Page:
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Claire Tierney is a Staff Writer for The Hudsucker, and in her spare time she may be found hiking around Washington, bonding with her cat, or enjoying a fat sandwich. Claire is currently working jobs that utilize her impeccable customer service skills while she works towards achieving her dreams, whatever those may be.

How to Pack Efficiently for Your First Camping Trip


Image Credit: Kotenko Oleksandr/Shutterstock

It’s that time of year. It is sunny and the great outdoors seem so accessible. If you feel nature calling your name but you’re not sure what’s worth bringing, fear no more. I am an avid camper and I am an expert in the spatial challenge that is packing. The only thing worse than over-packing is under-packing. With each item you add to your pack, consider the journey you’ll undergo before reaching your campsite. Ask yourself if this item is worth its weight. And ask yourself how likely it is, and how bad off you would be if you found yourself in need of this item.

As we head into summer and camping season is in high gear, here are some tips for how to pack efficiently on your first camping trip and enjoy the great outdoors.

Lets start with clothing. It’s all about layers, as it may be unexpectedly hot or cold. So I would say extra layers are worth the weight. Clothing also has multiple uses. Warmth, padding for sleeping, and even first aid. I always bring an extra bandana (besides the one perpetually found on my head).

Waterproof clothing. I cannot stress this enough, it might very well rain. Even if you’re camping in the desert during a drought. It might rain.

Freeze-dried meals are expensive, but they do feed you while taking up less space. These are particularly good options if your trip includes hiking and other calorific activities. You want to maximize your calorie intake while minimizing space in your pack, so think dried fruit, jerky, nuts, and seeds.

Your Nalgene can hold cold drinking water, but it can also hold hot water and serve as a hot compress. If clean drinking water is limited, iodine tablets that purify your water take up little space but they make your water look and taste like you discovered it in a diseased pond down hill from an ink factory.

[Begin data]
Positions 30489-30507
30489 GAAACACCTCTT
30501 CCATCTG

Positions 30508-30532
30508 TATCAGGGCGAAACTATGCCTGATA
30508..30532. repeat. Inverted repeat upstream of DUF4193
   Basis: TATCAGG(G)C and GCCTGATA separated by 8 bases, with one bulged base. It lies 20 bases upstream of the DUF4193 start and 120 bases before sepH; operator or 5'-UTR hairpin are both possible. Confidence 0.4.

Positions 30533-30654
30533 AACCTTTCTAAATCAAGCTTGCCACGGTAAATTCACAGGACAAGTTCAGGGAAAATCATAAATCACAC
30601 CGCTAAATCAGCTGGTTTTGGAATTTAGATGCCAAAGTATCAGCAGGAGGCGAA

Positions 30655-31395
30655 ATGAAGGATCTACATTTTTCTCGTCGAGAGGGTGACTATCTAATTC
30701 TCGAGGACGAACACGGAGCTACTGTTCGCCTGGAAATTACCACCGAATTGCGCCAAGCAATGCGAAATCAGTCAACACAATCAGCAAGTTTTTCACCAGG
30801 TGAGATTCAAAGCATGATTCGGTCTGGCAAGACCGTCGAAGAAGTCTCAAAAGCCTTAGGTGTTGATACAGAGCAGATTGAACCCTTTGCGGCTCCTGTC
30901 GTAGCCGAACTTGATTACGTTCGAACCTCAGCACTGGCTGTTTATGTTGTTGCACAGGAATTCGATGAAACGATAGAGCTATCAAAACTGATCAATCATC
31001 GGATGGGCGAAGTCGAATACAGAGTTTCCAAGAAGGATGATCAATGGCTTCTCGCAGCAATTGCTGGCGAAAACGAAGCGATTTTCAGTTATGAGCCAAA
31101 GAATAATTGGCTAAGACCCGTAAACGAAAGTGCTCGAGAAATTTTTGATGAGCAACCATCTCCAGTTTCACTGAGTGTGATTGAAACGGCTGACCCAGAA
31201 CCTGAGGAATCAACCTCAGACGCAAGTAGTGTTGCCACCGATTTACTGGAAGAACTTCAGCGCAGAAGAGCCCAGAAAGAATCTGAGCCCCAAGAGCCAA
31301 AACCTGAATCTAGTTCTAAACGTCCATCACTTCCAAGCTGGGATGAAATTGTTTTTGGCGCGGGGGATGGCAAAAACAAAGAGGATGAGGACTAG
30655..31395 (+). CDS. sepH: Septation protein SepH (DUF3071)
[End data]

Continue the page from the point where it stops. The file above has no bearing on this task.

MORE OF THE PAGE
Bungee cords, duct tape, and trash bags are all very versatile. Trash bags are non-optional, they are light, water proof, and they take up so little space. You can use them to cover your firewood and tinder if it rains, or you can use it to contain your spilled Adobo seasoning. Endless possibilities. Most campsites have a carry in carry out policy. So keep potential garbage output in mind. A handful of protein bars becomes a handful of garbage.

Some environments, like fall in New England, have readily available tinder in the form of detritus; other camping locations, like the Southern Californian desert, may be barren. Dryer lint makes for great tinder and it is compressible and extremely light weight.

Always know your territory. Are you going into bear country? Make sure you have a smell-proof container for absolutely every scented thing you bring. Are you sleeping in the desert? Bring a coat hanger for roasting over the fire since tree branches likely won’t be lying around.

My last tip, camping beer is delicious, but so is camping red wine (and it doesn’t require ice and a cooler).

Do you have any camping tips? Share with us in the comments below.

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